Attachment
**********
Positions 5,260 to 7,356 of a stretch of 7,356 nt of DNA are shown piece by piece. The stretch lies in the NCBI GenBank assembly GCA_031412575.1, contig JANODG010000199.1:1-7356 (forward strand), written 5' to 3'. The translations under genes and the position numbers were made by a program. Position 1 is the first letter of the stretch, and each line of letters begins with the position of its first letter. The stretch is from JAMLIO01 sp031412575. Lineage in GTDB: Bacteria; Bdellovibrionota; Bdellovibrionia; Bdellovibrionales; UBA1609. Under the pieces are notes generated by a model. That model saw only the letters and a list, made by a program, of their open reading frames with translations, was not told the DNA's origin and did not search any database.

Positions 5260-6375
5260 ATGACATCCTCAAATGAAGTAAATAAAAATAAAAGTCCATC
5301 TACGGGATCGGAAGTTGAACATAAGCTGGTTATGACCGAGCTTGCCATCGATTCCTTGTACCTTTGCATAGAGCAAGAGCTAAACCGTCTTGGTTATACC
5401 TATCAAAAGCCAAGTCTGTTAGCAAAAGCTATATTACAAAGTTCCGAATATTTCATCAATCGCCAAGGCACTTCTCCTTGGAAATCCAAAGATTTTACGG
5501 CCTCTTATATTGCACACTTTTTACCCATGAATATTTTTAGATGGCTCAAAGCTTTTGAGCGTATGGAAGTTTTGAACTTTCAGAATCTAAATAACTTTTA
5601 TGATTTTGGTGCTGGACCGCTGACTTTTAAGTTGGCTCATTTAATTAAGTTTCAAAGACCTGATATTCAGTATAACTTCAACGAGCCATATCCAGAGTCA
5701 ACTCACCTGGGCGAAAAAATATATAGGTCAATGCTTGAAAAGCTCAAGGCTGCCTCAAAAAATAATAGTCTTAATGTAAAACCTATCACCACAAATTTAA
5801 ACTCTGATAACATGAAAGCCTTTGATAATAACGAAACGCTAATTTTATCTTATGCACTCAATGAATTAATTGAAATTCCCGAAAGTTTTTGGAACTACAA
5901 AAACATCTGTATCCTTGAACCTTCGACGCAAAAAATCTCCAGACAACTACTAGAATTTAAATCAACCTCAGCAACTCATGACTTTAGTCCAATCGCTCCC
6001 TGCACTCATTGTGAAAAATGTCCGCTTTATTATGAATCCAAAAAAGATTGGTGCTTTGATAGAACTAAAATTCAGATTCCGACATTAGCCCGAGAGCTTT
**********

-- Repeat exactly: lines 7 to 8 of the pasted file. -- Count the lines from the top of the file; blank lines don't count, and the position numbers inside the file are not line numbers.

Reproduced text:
5601 TGATTTTGGTGCTGGACCGCTGACTTTTAAGTTGGCTCATTTAATTAAGTTTCAAAGACCTGATATTCAGTATAACTTCAACGAGCCATATCCAGAGTCA
5701 ACTCACCTGGGCGAAAAAATATATAGGTCAATGCTTGAAAAGCTCAAGGCTGCCTCAAAAAATAATAGTCTTAATGTAAAACCTATCACCACAAATTTAA